Governance Reviews

‘The Gated Republic: India’s Public Policy Failures and Private Solutions’ review: The deepening gaps in basic public services

Eisenhower once remarked that in governance, the urgent is never important, and the important is never urgent. We also often hear that what gets measured gets done. This is only true of some aspects of governance. It ignores the importance of processes. Hence, the popularity of metrics, compliance, and the top 3 vs. bottom 3 style of reviewing. Meanwhile, what can’t be easily measured — including the quality of governance itself — gets forgotten.

Shankkar Aiyar’s book begins with a list of water despatches from different parts of India. In Bundelkhand, where summer temperatures go above 45 degrees Celsius, people who “borrow” water must return it within hours — and at twice the borrowed quantity. In Mawsynram, one of the rainiest places on earth, residents are forced to ration water in winter. In major urban centres, municipal corporations issue building clearances without ensuring water supply.

In five swiftly narrated chapters, Aiyar lists the malaise in India’s key public services sectors: water, health, education, power, law and order. Pulling from history, research, committee reports, plan documents, national surveys, and reportage to create his narrative, he shows how India’s privileged classes have exited from the miasma of apathy and failure: with bottled water, tankers, storage tanks, water purifiers, inverters, diesel gensets, private healthcare and private security agencies — while outside the gated communities, those with less privilege must contend with overburdened public service infrastructure, power outages, and vanishing or contaminated groundwater.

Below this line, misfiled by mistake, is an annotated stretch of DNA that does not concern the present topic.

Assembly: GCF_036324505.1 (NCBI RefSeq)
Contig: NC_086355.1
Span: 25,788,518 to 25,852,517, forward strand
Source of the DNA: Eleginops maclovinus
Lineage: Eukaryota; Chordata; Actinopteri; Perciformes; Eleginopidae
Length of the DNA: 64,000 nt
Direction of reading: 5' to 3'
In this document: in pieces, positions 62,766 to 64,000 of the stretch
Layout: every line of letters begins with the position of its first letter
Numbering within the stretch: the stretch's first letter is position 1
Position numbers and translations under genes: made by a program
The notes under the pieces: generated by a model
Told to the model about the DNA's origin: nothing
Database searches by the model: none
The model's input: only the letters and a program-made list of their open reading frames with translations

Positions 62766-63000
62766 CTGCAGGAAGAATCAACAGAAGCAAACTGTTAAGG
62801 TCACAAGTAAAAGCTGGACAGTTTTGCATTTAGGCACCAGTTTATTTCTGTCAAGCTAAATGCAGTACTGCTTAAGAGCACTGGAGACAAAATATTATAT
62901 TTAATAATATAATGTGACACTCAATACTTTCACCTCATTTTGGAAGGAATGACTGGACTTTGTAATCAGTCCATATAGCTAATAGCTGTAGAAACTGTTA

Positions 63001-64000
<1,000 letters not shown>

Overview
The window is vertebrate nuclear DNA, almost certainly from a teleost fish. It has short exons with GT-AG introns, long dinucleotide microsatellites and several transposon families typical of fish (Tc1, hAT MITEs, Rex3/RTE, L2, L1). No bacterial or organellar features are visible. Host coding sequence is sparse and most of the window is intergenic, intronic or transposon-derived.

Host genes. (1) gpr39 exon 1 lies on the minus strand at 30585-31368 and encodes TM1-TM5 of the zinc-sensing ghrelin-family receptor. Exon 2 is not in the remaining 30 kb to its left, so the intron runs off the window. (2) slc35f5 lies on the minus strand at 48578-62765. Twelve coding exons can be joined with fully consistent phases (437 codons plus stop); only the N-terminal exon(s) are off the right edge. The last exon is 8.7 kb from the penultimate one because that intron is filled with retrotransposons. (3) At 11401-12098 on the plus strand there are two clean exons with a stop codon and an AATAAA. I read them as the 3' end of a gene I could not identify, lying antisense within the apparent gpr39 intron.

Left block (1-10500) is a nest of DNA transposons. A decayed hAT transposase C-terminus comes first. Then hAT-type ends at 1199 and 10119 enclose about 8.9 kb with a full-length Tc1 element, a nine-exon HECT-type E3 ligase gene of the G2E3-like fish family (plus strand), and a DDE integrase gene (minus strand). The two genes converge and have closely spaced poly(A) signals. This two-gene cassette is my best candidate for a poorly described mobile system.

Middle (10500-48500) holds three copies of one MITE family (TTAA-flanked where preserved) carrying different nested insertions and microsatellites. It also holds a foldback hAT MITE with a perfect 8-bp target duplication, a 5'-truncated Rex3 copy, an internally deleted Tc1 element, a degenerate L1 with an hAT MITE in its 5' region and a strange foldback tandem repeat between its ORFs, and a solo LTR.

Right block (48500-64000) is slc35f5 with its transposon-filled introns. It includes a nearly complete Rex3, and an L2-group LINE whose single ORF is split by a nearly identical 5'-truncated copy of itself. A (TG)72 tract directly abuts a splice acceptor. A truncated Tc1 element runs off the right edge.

Lack of decentralisation

What has caused these failures? As Aiyar observes, an obvious reason is funding: yet, poor allocations have not always been due to the lack of resources, but their misdirection. Another is the division of power and accountability in the design of programmes, resulting in one-size-fits-all policy interventions that may not fit local requirements. A third reason is the push for short term outcomes — for optics — rather than an investment in long-term processes for community participation, equity and empowerment.

Finally, the most important reason for India’s failures in the provision of public services is incomplete decentralisation. “Literature on development policies has redefined the last mile of delivery as the first mile of governance,” notes Aiyar. “Every country which has delivered on basic public goods and services has done so by empowering local governments.”

The list goes on

Drinking water, sanitation, health, education, rural electrification, are all listed under the eleventh schedule of the Constitution as subjects under the purview of the elected rural local bodies. This would lead to better accountability and locally responsive governance.

Yet in most States, these sectors continue to be under the control of administrative departments at the State level.

When the elites opt out, the voice of the poor is more easily ignored and problems become entrenched. But not always. More sharply than ever before, during the time of COVID, we are seeing how inadequate attention to the public health care system, and to state capacity, can impact all of us.

Gated communities cannot provide sanctuary against the pandemic. Only a well-functioning and well-resourced public health care system can do so. The greatest challenges facing India and the world today — the pandemic, the economic downturn, climate change — offer no easy escape.

The Gated Republic: India’s Public Policy Failures and Private Solutions; Shankkar Aiyar, HarperCollins, ₹699.

The reviewer is in the IAS.

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Printable version | Jan 19, 2021 9:22:12 PM |

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